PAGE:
Clive James | The New Yorker | FROM “THE RIVER IN THE SKY”

A new epic explores the reaches of a poet’s memory.
By Clive James   October 4, 2018

Editor’s Note:  [Kevin Young]

Egyptian gods and pharoahs, “YouTube’s vast cosmopolis,” Degas and Klimt, the War in which his father was captured, and freed, only to die on the way home, Australian sports, Monk (Thelonious, that is): these are among the many things of Clive James’s moving, magisterial “The River in the Sky,” whose excerpts form our second multimedia poetry feature. The selections found here chart a grand movement, leaping about as the larger book-length work does, but providing a sense of the flowing whole. James’s is a poem of memory, which is to say, of place and passion—one in which figures appear and reappear, ideas remain, and books form “walls of color / The sunlight will titrate from spring to autumn.”

The poem itself is autumnal, offered late in a life—James, who was born outside Sydney, in 1939, has for years been fighting, and outliving, a diagnosis of terminal cancer—and it is as colorful as that season, as vivid in its details. While at times elegiac, “stoked with countless deaths,” “The River in the Sky” also serves as a testimony to memory as a balm that “could fuel a nebula.” The “river” of the title is both the course of a life and what awaits; it is the noble Nile; the frozen lake in which his friend drowns while trying to save a daughter; and a larger ocean of thought that spans two millennia. The poem is also unafraid to admit the limitations of place and of human knowledge: “There was a lesson there / And I still don’t know what it is.” Ultimately, we are left with the lyric exploration suggested by Monk and his jazz, where lines are not blurred but played in recognition of everything that is “a blur already,” a song “carved out of fog.”

Kevin Young

clive-2Illustration by Seb Agresti

Excerpts from Clive James’ reading of The River in the Sky” [links added]:

In ancient days
Men in my job prepared for endless travel
Across the sea of stars, where Pharaoh sailed
To immortality, but now we know
This is no journey. A long, aching pause
Is all the voyage there will ever be.

                       …… Books are the anchors
Left by the ships that rot away. The mud
The anchors lie in is one’s recollection
Of what life was, and never, late or soon,
Will be again.


Plugged into YouTube’s vast cosmopolis,
We are in Sweden, and Bill Evans plays
“ ’Round Midnight,” Monk’s most elemental thing:
Most beautiful and most bewildering
Because it builds a framework out of freedom.
At the Cambridge Union once, I watched Monk play
That song in his sharp hat and limp goatee
As if the fact that he himself composed it
Back in the day
Merely insured he would forget it slowly,
Instead of straightaway, like where he was.
His eyeballs like hot coals, he jabbed and growled,
At one stage failing to locate the keyboard
Completely. But I walked to the Blue Boar
Beside Tom Weiskel to pay awestruck homage.
Monk thought we were the cops. He disappeared.
Only a few years later, Weiskel, too,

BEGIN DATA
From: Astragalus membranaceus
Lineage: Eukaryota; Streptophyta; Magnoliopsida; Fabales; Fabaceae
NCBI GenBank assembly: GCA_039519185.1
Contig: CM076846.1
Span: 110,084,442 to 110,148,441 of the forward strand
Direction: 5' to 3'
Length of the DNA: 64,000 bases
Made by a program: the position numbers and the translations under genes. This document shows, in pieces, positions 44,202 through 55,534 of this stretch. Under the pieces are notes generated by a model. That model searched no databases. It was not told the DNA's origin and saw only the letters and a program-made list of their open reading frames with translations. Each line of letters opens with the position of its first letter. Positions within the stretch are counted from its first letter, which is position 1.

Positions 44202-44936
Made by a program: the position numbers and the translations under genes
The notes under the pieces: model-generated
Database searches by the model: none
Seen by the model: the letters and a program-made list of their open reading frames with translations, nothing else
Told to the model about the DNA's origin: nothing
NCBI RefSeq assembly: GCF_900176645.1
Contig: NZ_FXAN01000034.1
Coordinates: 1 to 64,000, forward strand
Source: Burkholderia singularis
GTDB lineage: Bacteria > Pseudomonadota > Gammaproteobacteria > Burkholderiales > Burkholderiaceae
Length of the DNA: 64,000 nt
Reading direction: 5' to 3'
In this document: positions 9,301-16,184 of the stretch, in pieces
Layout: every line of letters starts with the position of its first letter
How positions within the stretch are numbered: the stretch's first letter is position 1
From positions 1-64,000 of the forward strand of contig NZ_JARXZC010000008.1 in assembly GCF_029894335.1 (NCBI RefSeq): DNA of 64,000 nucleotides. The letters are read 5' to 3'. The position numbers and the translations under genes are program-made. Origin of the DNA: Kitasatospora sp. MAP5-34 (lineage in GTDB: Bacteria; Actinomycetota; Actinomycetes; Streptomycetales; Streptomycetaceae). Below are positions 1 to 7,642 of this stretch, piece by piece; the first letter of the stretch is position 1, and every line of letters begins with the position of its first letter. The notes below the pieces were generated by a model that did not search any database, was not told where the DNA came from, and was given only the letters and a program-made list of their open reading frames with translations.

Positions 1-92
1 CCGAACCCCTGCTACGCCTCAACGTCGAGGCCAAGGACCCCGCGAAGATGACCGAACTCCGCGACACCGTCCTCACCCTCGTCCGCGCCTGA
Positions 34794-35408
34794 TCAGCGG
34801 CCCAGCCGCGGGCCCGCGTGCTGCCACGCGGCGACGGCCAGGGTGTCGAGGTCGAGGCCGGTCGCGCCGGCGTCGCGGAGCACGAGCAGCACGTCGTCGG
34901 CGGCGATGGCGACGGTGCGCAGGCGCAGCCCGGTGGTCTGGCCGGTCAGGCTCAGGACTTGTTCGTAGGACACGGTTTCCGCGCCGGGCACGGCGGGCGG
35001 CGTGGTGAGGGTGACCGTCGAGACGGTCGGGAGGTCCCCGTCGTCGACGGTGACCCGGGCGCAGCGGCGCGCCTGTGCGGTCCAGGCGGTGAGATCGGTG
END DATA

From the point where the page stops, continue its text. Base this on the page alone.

Went missing. Back in the States, majestic
In his tenure, he was skating with his daughter
On a frozen lake. She went through the thin ice
And he died diving for her. So now I
Am the only one of those three men alive.
Let’s call it four. George Russell loved that number.
He heard the sparseness in the classic tones,
Though his idea of swing was Hindemith.


My Americans in Cambridge
Had names from comic books—
Star Lawrence, Mike Smith, Pete Mazan,
Steve Greenblatt, and Tom Weiskel

The skis were long in those days
And Mike Smith’s, made of steel,
Would clatter on the moguls
Of Zurs am Alberg

As he straight-lined a whole hill.
None of them liked the war
But you couldn’t see them losing

Back teaching in the States,
Weiskel, to save his daughter,
Didn’t stop to take his skates off
Before he went in to find her
And they both died in the cold

He’d understand, if ever I should see him
In the halls of Dis,
I just about put up with the idea
Of his death, but not hers.
But he won’t need telling that,
Today, in this long winter ….

[excerpted from Clive James latest book: “The River in the Sky.”]

» Read more of this “new epic” poem,204,203,200_.jpg
“Few people read Poetry any more, but I still wish to write its seedlings down, if only for the lull of gathering: no less a harvest season for being the last time,” writes Clive James in his epic poem, The River in the Sky.

What emerges from this lamentation is a soaring epic of exceptional depth and overwhelming feeling, all the more extraordinary given its appearance in an age when the heroic poem seems to have disappeared from contemporary literature.

Among James’s many talents is his uncanny ability to juxtapose references to early twentieth-century poets with “offbeat humor and flyaway cultural observations” (Dwight Garner, New York Times), or allusions to the adagio of Beethoven’s Ninth Symphony contrasted with references to “YouTube’s vast cosmopolis.” Whether recalling his Australian childhood or his father’s “clean white headstone” in a Hong Kong cemetery, James’s autobiographical epic ultimately helps us define the meaning of life.

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